So how exactly does a monoflange work?

Monoflanges combine the function of up to three valves in an especially compact body, thanks to a precise network of internal passages and valve chambers. But what really happens inside a monoflange valve, once installed?
In a chemical process a higher response speed is necessary for some control applications. One of many variables that affect the response time is the volume and the distance between process and instruments. If เกจ์วัดแรงดันน้ำมันเครื่อง to be measured is gas, and the procedure tends to fluctuate strongly sometimes or if the control is crucial, mounting the instrument close to the process is the solution.
Vibrations are also critical, for example, if impulse lines are linked to a vessel. The longer the hook-up, the wider is the amplitude of the vibration causing possible failures of the nozzle. A monoflange includes one, several needle valves in the compact, flange-shaped body, allowing a significant reduction in volume, dimensions, weight and potential leakage points.
Monoflange is the solution
With regards to the requirements of the plant it is installed in, the monoflange can incorporate one, several valves. In a monoflange with two valves (block & bleed), one valve (with a blue cap) isolates the procedure and the other (with a red cap) regulates the venting of the medium trapped inside the instrument. That is mostly found in applications which are relatively uncritical (e.g. low pressure) or where a first shut-off valve is provided right before the monoflange.
The safest configuration, and the one we advise for aggressive media or critical operating conditions, is the three-valve monoflange or the so-called double block & bleed (DBB), which features two shut-off valves in series and something valve for venting.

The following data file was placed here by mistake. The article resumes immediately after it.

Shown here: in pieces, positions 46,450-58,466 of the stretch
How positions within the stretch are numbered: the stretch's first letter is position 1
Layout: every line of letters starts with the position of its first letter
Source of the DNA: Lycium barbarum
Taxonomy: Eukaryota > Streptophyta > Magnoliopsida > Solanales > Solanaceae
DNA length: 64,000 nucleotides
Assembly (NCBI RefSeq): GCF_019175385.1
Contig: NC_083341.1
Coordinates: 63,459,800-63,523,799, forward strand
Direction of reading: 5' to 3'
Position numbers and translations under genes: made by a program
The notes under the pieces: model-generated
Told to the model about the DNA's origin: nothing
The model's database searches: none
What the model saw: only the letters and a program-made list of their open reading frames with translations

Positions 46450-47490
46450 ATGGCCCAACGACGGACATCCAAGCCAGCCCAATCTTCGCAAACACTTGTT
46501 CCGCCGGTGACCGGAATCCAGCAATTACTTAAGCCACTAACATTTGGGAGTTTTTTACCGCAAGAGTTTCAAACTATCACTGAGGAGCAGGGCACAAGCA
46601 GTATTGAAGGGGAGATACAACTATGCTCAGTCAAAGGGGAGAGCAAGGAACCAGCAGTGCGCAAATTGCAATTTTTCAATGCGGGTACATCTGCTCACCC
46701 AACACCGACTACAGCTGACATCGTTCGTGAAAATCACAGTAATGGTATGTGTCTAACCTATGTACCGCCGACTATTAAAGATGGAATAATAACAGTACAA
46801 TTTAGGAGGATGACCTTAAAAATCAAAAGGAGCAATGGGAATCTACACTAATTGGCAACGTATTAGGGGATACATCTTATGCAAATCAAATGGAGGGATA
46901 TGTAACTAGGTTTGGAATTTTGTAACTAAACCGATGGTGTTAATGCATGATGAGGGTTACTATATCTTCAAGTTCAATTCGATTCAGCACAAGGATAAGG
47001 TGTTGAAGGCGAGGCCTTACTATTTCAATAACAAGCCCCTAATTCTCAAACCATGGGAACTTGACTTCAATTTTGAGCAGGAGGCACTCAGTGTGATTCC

Monoflange functionality
The monoflange bodies are drilled internally with holes which connect the annular valve chambers.
The following picture illustrates the procedure within a DBB monoflange:
The flow enters the monoflange from the pipeline and stops below the first shut-off valve [1];
Once the first shut-off valve [1] opens, the flow proceeds towards the next shut-off valve [2] ; when the valve [2] is open, the instrument is thus linked to the process line;
When the first shut-off valve [1] is closed, the medium trapped between valve and instrument could be discharged via the vent valve [3] through the vent outlet. The two shut-off valves [1, 2] are in an angled position, which allows the flow to feed them.
Both shut-off valves allow a better isolation from the process: In case the initial shut-off valve does not isolate the medium properly, the second one will become a safety means against accidental leaks. Occasionally, customer specifications don’t allow the medium to be in touch with the instrument when it’s not measuring. That is why the medium will be discharged using the vent line. In other cases ? due to the vent line ? instruments can be easily calibrated without dismounting them from the line.
Note
Further information on our valves can be found on the WIKA website or in the video What is a monoflange? If you have any questions, your contact will gladly help you.

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